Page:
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Inspections of larger buildings can be complex, and therefore are likely to be more expensive.

How much does a building inspection cost?

Unfortunately, all commercial building inspections vary so there is no straight answer on price.

This is because the inspection for a ground-level retail shop will be considerably less complex than an office within a multi-storey building, industrial property, or childcare centre.

Bibby says a standard building condition report at SPI Property Inspections starts at $550 plus GST, but many jobs will need a tailored quote and may end up costing thousands costing more, depending on the scope of work.

Some companies offer a set package price for more complex inspections but be sure to read the fine print as they may charge for additional inclusions like checking for pests.

Things to consider

It is important to remember that the bigger the project the more likely it will cost several thousand dollars for a commercial building inspection.

But given the size and value of the investment, this is a small price to pay for security.

Here are some things to consider when booking in an inspection.

  1. Size and layout

The floor space, number of structures onsite and ease of access will all be considered when quoting for an inspection.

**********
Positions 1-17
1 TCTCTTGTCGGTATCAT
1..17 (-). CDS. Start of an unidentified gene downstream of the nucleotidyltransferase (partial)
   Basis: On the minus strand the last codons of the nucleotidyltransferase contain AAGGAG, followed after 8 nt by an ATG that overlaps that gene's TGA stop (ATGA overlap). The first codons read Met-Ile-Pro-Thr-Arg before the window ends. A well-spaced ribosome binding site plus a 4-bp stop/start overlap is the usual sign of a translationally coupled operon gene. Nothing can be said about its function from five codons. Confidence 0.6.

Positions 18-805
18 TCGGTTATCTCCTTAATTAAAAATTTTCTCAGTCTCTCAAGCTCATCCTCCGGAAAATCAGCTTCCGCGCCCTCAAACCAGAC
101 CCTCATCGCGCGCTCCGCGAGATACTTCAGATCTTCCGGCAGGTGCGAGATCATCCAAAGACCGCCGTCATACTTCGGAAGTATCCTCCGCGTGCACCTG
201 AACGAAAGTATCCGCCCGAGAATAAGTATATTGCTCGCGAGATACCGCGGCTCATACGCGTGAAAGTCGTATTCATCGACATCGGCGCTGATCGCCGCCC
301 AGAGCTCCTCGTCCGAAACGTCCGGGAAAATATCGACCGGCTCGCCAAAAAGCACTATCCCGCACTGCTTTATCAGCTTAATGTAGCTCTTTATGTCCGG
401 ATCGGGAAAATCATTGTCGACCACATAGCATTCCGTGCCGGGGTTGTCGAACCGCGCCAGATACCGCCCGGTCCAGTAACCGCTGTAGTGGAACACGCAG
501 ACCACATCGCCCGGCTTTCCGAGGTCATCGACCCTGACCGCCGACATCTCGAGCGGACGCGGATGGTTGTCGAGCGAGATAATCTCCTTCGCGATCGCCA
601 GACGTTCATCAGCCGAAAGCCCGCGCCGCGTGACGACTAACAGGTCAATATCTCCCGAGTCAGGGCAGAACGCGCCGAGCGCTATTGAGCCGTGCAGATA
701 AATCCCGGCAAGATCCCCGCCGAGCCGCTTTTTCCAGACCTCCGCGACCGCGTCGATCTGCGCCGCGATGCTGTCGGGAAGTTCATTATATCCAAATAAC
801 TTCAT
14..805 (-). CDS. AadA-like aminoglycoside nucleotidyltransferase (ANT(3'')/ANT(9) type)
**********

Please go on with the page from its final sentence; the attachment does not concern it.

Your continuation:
If you have a large or difficult building to inspect it may be useful to shop around to ensure you are getting value for money.

  1. Building purpose

Depending on the industry, commercial properties may have specific needs and requirements.

For example, a childcare or medical facility will have vastly different inspection requirements to a dilapidated building.

Again, access may be an issue on some sites, which will be factored into the overall inspection cost.

Industrial properties can have specific needs and requirements.

  1. Type of inspection

Is the inspection for a buyer, seller or is it a pre- or post-lease condition report?

Are you looking for something in-depth that will hold up in court if legal a dispute occurs, or do you simply want a basic check?

What about a pest inspection or water damage?

Typically, the more comprehensive the inspection the more it will cost.

  1. Timeframe

Generally a condition report will be delivered within a couple of days of the onsite inspection.

However, in some cases property owners may need an expedited inspection, which will come at an additional cost for a potential turnaround within 24 hours, depending on the site specifics.

  1. Inclusions

Property developers can opt to add on additional services such as pest and asbestos inspections.

These are included by some companies but for others they charge extra, so it is important to ask what will be covered by the condition report before signing up.

  1. Location

Most inspectors will have a set service area – usually within 150km.

But some inspectors may charge travel costs, especially if a project is located far away or in a rural area.

Additionally, cost will vary from state to state due to differing regulations.